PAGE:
IR Filters?

Discussion in 'Beyond the Basics' started by mcoppadge, Jun 20, 2006.

  1. mcoppadge

    mcoppadge TPF Noob!

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    I hope this question is a little "beyong the basics" and that I'm not still stuck as a beginner. ;) But I've seen people doing a lot of IR photos lately and I need a little clarity of IR methods. I'm assuming IR film is neccessary to do IR photography, but I'm hearing about IR filters. Can someone explain filters to me? If I remember correctly, I remember a friend saying something about using a red filter when shooting IR photography...maybe?
     
  2. Wigwam Jones

    Wigwam Jones TPF Noob!

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    Infrared photography requires an infrared filter. This filters out all visible light and passes only infrared.

    In order to 'record' infrared images, they must be recorded upon a medium that is sensitive to that range of the electro-magnetic spectrum. In the case of film, that means special IR film. In the case of digital cameras, there are many that have IR blocking filters - meaning that they won't work or they work poorly when you WANT to record IR. Many others are better at recording IR once you filter out the normal light with an IR filter.

    Examples of digital cameras that have been found to be good with IR filters and IR recording are Nikon D50, Pentax *ist DS, Olympus 2020 and so on. A number of them are listed here:

    http://www.luminous-landscape.com/reviews/cameras/infrared%20dslr.shtml

    http://www.bythom.com/infrared.htm

    http://www.wrotniak.net/photo/infrared/

    http://www.jr-worldwi.de/photo/index.html

    Basically, IR has had a revival recently because IR film requires special handling (has to be kept cold, has to be loaded and unloaded in the dark, etc) and IR digital is as immediate as digital can be.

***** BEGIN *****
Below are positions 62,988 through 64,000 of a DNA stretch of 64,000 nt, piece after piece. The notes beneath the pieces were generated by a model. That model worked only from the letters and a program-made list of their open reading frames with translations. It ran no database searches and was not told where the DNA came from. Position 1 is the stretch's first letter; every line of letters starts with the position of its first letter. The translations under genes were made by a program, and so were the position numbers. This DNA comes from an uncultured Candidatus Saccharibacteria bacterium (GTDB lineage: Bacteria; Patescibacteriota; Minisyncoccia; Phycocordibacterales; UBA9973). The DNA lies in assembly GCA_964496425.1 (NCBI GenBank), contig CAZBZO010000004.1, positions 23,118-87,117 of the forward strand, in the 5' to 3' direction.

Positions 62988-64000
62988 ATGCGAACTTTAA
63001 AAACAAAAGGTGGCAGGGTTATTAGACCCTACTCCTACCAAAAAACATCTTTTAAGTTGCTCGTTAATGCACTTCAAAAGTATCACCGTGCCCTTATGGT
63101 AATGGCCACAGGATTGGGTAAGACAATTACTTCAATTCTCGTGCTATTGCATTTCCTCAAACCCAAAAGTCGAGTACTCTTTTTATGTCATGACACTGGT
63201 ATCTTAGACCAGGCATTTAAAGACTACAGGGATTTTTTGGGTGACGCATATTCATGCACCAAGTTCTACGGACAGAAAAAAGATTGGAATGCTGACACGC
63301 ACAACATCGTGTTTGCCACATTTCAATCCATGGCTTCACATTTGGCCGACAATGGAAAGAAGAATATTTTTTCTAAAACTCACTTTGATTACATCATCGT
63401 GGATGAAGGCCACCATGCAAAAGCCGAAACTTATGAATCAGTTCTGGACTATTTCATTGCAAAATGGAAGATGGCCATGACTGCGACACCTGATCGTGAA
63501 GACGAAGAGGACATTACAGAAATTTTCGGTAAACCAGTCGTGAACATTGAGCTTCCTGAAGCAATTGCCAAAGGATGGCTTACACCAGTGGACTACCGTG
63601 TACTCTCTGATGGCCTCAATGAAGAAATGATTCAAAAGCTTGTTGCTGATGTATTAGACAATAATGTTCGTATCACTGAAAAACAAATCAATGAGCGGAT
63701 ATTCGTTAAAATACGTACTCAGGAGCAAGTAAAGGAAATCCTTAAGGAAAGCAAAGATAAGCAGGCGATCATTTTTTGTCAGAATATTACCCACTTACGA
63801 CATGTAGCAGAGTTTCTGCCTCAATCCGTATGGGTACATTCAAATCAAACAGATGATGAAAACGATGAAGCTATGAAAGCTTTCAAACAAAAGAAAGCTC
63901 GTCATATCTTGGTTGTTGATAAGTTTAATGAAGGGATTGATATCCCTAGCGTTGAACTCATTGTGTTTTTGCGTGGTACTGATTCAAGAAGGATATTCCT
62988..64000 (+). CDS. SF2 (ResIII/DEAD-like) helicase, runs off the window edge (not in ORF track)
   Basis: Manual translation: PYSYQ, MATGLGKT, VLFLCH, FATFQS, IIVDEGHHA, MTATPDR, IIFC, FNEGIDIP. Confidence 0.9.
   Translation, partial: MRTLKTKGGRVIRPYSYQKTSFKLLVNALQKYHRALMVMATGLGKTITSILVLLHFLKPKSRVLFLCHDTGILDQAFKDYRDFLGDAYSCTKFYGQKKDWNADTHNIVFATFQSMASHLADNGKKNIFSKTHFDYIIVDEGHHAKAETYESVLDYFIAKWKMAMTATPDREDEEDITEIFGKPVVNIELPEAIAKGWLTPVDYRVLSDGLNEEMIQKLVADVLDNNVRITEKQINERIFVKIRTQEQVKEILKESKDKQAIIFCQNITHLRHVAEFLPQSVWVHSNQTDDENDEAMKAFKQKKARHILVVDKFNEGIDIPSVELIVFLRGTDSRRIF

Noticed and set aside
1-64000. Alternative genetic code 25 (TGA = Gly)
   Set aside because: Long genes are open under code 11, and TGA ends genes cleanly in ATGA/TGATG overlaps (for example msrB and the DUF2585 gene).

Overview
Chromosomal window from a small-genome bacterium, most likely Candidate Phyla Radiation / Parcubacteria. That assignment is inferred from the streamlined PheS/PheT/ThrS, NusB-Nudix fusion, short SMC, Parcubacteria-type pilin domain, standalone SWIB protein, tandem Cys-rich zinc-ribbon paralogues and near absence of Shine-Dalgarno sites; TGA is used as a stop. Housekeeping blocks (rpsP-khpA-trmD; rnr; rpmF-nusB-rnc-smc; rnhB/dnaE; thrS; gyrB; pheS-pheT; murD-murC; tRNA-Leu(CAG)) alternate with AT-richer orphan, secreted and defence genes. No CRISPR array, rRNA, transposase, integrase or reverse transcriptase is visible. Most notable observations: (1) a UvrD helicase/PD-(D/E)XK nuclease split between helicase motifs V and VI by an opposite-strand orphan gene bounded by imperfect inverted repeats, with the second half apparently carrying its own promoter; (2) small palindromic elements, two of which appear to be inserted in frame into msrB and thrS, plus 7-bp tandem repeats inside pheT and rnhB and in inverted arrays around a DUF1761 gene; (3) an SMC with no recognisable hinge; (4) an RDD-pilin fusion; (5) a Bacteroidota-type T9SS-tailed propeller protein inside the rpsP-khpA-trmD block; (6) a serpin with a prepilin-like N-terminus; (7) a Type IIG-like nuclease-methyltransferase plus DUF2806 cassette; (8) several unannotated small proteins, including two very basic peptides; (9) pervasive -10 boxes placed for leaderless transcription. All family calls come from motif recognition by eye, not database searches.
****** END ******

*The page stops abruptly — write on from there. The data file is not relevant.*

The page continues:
It's a lot of fun. I suspect it will end up overdone and tired fairly soon, but for now...wow. Fun stuff.
     
  3. fotogenik

    fotogenik TPF Noob!

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    Film cameras obviously require IR film but yes you do still need the IR filter also. Digital you only need the filter and a camera that is at least passably sensitive to IR wavelengths. Some digitals simply have better IR blocking filters than others.

    My Nikon D50 seems to be really awesome at capturing IR. I have posted a couple of my first shots on my pure beauty website.

    Many have referred to this site as the infrared bible. Peruse it a bit and see if you can pick up something from it.

    Cheers,
     
  4. fightheheathens

    fightheheathens TPF Noob!

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    a simple red filter (with IR film) will work if you cant find an IR filter or dont want to buy one.
     

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